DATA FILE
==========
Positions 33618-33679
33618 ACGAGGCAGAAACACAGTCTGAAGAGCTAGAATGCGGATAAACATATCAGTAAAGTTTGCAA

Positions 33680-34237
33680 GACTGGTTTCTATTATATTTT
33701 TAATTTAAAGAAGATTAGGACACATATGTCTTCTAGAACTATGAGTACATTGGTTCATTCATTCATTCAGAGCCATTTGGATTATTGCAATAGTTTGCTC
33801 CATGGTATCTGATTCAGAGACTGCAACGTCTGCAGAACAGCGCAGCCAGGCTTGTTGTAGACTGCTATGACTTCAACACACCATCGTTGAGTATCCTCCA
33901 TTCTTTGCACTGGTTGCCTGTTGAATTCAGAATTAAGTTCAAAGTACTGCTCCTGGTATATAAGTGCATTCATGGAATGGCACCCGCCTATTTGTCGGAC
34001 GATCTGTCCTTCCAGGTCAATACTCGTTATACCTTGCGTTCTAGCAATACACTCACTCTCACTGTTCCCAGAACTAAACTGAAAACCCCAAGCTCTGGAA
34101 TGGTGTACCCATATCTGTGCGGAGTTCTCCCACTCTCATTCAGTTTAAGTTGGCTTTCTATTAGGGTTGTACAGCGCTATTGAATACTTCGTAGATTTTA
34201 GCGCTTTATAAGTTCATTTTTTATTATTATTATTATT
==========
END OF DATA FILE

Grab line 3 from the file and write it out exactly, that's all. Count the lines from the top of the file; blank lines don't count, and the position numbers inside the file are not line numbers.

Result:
Positions 33680-34237